as the reference value for the determination of Apparent-
US and Uncertain-US.
Repeated measure ANOVA revealed no significant
group-time interaction (p=0.641 for interaction). In addi-
tion, the pain scores at short-term and long-term follow-
ups did not show a significant difference between the
study groups. These findings suggest that ESWT equally
improve subjective pain in both study groups regardless
of presence or absence of apparent abnormalities on US,
which are consistent with prior finding that plantar fascia
thickness does not influence the outcome of ESWT .
However, the present results are contrary to the common
understanding that plantar fascia thickness influences
treatment outcomes . Plantar fascia thickness can be
marked increased in PF [17,18] and substantially reduced
after ESWT, showing a correlation with pain reduction
Several considerations about the main problem with
US may to some extent explain such conflicting results.
Operator-dependent technique and factors, such as lack
of standardization of measurement points or machine
settings, may affect the measured thickness value and
appearance of plantar fascia, and make it difficult to de-
termine reference values for designation of Apparent-
US or Uncertain-US . Indeed, large differences in
the mean plantar fascia thickness were measured in the
previous studies, in which the mean values varied from
2.9−8.1 mm in patients with PF. Ranges of plantar fascia
thickness in patients with PF were 3.2−6.8 mm in one
study  and 4.3−8.1 mm in another . Yet another
study reported a mean plantar fascia thickness of 2.9 mm
in patients with unilateral heel pain . Additionally, US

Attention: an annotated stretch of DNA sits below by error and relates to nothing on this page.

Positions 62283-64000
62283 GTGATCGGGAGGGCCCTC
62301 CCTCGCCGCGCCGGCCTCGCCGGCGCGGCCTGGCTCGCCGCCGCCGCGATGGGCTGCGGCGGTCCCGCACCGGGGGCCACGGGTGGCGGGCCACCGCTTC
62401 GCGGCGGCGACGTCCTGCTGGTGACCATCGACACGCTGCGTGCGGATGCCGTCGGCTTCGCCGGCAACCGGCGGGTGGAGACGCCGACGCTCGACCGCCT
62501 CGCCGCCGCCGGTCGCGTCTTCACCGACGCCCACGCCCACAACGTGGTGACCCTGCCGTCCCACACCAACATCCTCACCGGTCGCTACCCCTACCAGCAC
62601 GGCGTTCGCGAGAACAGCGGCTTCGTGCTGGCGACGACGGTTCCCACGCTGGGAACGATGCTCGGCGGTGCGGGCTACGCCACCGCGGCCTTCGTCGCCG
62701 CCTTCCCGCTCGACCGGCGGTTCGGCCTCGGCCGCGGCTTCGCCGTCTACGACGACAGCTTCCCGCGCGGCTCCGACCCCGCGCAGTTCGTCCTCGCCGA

evaluation of hypoechoic changes in the plantar fascia
Fig. 4. Repeated measure ANOVA test demonstrates that
pain score decreases with time up to long-term follow-
up (mean 24 months after ESWT) (time effect, p<0.001)
without significant group-time interaction (p=0.641 for
interaction). The pain scores at short-term follow-up
(one week after completion of all ESWT sessions) and
long-term follow-up do not show significant difference
between the study groups. ESWT, extracorporeal shock
wave therapy; NRS, numeric rating scale; Apparent-US,
apparent ultrasonographic abnormal group; Uncertain-
US, uncertain ultrasonographic group.
Table 3. Success rate at short-term and long-term follow-ups according to ultrasonographic findings
Follow-up Apparent-US (n=21) Uncertain-US (n=9) Total (n=30)
Success rate (%) 61.9 66.7 63.3
Excellent 1 0 1
Good 12 6 18
Success rate (%) 85.7 66.7 80.0
Excellent 3 1 4
Good 15 5 20
Apparent-US, apparent ultrasonographic abnormal group; Uncertain-US, uncertain ultrasonographic group.
Comparative Analysis According to Ultrasonographic Findings
was reported to display surprisingly low agreement ,
which could be attributed to the fact that the definition
of echogenicity is dependent on the adjacent muscle,
but there is no adjacent muscle for comparison when
examining the plantar fascia with US. For these limita-
tions, variations may exist among US examinations of the
plantar fascia. Thus, proper and careful interpretation of
findings is necessary when using US in routine clinical
practice. Nevertheless, US is important to rule out other
causes of heel pain or to establish the diagnosis of PF.
One limitation of the present study is the small number
of patients studied. In addition, it has been reported that
body mass index , walking hours per day, diabetes
mellitus, and documented psychological disorder affect
treatment outcome , but we did not consider these
factors since this information was not available.
In conclusion, if other causes of heel pain are ruled out
and diagnosis of PF is established through meticulous
physical examination and US, low-energy ESWT appears
to be beneficial regardless of US finding. In terms of suc-
cess rate, however, long-term outcome of patients with
apparent US abnormalities in plantar fascia appears to be
superior to those with uncertain US findings.
CONFLICT OF INTEREST
No potential conflict of interest relevant to this article
The authors thank Ms. Miyeon Lee, Medical Informa-
tion Library in Kangbuk Samsung Hospital for her advice
about statistical analyses used in the study.